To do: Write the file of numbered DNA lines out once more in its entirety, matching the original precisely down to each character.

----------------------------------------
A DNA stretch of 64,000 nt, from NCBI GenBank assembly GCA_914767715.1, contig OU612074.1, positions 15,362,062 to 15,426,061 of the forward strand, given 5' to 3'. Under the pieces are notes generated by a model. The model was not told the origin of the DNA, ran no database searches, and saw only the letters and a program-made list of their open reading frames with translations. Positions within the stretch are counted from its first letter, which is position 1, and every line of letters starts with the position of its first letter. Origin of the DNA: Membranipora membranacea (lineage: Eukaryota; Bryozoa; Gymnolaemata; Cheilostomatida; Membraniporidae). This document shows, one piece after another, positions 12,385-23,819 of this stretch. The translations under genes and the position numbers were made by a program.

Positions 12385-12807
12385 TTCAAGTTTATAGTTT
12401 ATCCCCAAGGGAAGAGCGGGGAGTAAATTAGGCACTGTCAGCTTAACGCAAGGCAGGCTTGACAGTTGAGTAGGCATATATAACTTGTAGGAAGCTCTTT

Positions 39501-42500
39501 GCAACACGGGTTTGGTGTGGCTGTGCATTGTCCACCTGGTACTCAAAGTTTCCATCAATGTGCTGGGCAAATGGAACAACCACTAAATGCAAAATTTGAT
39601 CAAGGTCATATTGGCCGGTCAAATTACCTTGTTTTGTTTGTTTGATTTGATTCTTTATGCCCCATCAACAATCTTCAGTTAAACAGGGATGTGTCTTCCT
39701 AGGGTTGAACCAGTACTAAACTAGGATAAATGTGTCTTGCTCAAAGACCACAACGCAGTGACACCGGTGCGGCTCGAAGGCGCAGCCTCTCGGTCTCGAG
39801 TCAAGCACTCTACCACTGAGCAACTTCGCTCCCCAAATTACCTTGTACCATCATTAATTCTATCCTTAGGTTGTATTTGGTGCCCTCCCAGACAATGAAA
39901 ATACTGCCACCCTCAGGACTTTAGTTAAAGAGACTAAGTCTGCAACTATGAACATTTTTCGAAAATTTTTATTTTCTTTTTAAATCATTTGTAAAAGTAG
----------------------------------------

A DNA stretch of 64,000 nt, from NCBI GenBank assembly GCA_914767715.1, contig OU612074.1, positions 15,362,062 to 15,426,061 of the forward strand, given 5' to 3'. Under the pieces are notes generated by a model. The model was not told the origin of the DNA, ran no database searches, and saw only the letters and a program-made list of their open reading frames with translations. Positions within the stretch are counted from its first letter, which is position 1, and every line of letters starts with the position of its first letter. Origin of the DNA: Membranipora membranacea (lineage: Eukaryota; Bryozoa; Gymnolaemata; Cheilostomatida; Membraniporidae). This document shows, one piece after another, positions 12,385-23,819 of this stretch. The translations under genes and the position numbers were made by a program.

Positions 12385-12807
12385 TTCAAGTTTATAGTTT
12401 ATCCCCAAGGGAAGAGCGGGGAGTAAATTAGGCACTGTCAGCTTAACGCAAGGCAGGCTTGACAGTTGAGTAGGCATATATAACTTGTAGGAAGCTCTTT

Positions 39501-42500
39501 GCAACACGGGTTTGGTGTGGCTGTGCATTGTCCACCTGGTACTCAAAGTTTCCATCAATGTGCTGGGCAAATGGAACAACCACTAAATGCAAAATTTGAT
39601 CAAGGTCATATTGGCCGGTCAAATTACCTTGTTTTGTTTGTTTGATTTGATTCTTTATGCCCCATCAACAATCTTCAGTTAAACAGGGATGTGTCTTCCT
39701 AGGGTTGAACCAGTACTAAACTAGGATAAATGTGTCTTGCTCAAAGACCACAACGCAGTGACACCGGTGCGGCTCGAAGGCGCAGCCTCTCGGTCTCGAG
39801 TCAAGCACTCTACCACTGAGCAACTTCGCTCCCCAAATTACCTTGTACCATCATTAATTCTATCCTTAGGTTGTATTTGGTGCCCTCCCAGACAATGAAA
39901 ATACTGCCACCCTCAGGACTTTAGTTAAAGAGACTAAGTCTGCAACTATGAACATTTTTCGAAAATTTTTATTTTCTTTTTAAATCATTTGTAAAAGTAG